I run. I doctor.

As an Internal Medicine resident I penned a letter to the Nike corporation suggesting they sponsor out internal medicine team. Sports companies sponsor amateur teams from Little League to college. It seemed reasonable the best known sports company in the world may want to throw its sponsorship in the direction of some underpaid, overworked residents, especially when I imagined the TV commercial.

University Hospitals of Cleveland, 2 AM .…Any day

….the camera catches the bottom the green scrubs, the tail of the well worn white lab coat a glancing view of the Nike swoosh as it pans the ankles and feet of medical residents in a dimly lit room. You can barely make out the tired voices….

Resident #1: “Ms. Murphy spiked another fever. I need to draw blood cultures after I get the ABG on room 545, and check the PTT on 318. Only 16 hrs and my 36 hours are over. Then I can sleep in my own bed.”

Resident # 2: The Chief Resident called – we have an admission in the ER. A 78 y/o woman with urosepsis and a change in mental status; another sleepless night.”

Overhead announcement: “Code Blue!!!, 8th floor Lerner Tower, Code Blue!!!

The camera catches four figures scrambling out the door, stethoscopes in hand, rounding the corner. When they spot another medical waiting at the elevator they crash through the door into the stairwell and furiously climb flights of stairs, beads of sweat forming as their breathing becoming simultaneously more rapid and audible. Springing out of the stairwell the four heroes dash into a patient’s room as the crash cart slides in, and other team members collapse into the small patient room. The four residents take their positions: chest compressions, airway management, vascular access and the senior resident at the head of the bed barking out commands. They work  feverously works to regain a pulse while the other medical team, the one waiting at the elevator, watches helplessly from outside. As the cardiac monitor acknowledges the beep and digital display of a heartbeat, across the screen in large letters:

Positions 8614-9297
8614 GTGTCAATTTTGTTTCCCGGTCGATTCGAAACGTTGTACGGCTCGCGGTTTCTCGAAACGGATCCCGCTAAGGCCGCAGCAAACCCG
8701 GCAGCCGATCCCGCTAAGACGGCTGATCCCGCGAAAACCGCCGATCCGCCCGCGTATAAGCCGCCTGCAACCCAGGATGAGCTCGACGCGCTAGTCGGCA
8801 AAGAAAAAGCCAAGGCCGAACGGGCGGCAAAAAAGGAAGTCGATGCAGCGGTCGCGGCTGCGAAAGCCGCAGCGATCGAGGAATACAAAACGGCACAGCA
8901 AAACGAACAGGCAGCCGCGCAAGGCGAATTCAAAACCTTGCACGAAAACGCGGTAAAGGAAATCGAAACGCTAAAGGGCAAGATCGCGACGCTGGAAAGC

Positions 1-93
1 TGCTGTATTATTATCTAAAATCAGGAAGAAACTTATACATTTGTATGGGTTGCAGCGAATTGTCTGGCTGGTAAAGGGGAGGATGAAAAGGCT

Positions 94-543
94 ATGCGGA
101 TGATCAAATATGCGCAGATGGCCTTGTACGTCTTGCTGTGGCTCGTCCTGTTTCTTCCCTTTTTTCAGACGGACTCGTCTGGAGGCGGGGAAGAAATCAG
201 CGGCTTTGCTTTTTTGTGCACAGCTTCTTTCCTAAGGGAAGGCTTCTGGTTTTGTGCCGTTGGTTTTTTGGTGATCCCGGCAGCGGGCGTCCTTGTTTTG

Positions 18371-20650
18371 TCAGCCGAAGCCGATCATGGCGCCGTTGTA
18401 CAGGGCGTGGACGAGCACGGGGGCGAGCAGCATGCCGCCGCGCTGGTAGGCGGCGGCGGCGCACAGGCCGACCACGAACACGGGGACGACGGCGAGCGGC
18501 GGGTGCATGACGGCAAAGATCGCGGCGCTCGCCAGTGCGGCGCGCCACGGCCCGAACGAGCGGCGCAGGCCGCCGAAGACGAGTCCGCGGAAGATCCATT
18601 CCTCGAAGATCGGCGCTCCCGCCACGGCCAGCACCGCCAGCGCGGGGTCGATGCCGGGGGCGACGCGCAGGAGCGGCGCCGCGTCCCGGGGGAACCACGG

Save Lives.

Just Do It! Then the Nike swoosh and …fade to black.

I never received a response.

Now my rounding looks at lot like my running. No sprinting to codes, just the long plodding of more miles; caring for patients with chronic illness. The punishing 36 hour shifts have given way to years of patient medical practice.

I now take call from home, but needing to round at two hospitals this past Sunday. The Steamtown Marathon is two months away and I am in the midst of increasing mileage. No time to take a weekend off. At 4:45 AM I rolled out of bed, and by 5:25 I was starting the first steps of 17 miles. A quick shower, a 2 minute breakfast, and then out the door to start hospital rounds.

At the end of the day I am fatigued and can feel the ache in my legs, but I am satisfied my miles and my medical advice have been solid. And satisfied from a day of physical and mental work. Hopefully both result in positive outcomes.  

I have no true aspirations for a professional sponsorship – at least not from running. At one time it was fun to think about a completely different biathlon: running and saving lives. But those days are long gone. I run. I doctor. Two separate events that keep me whole.

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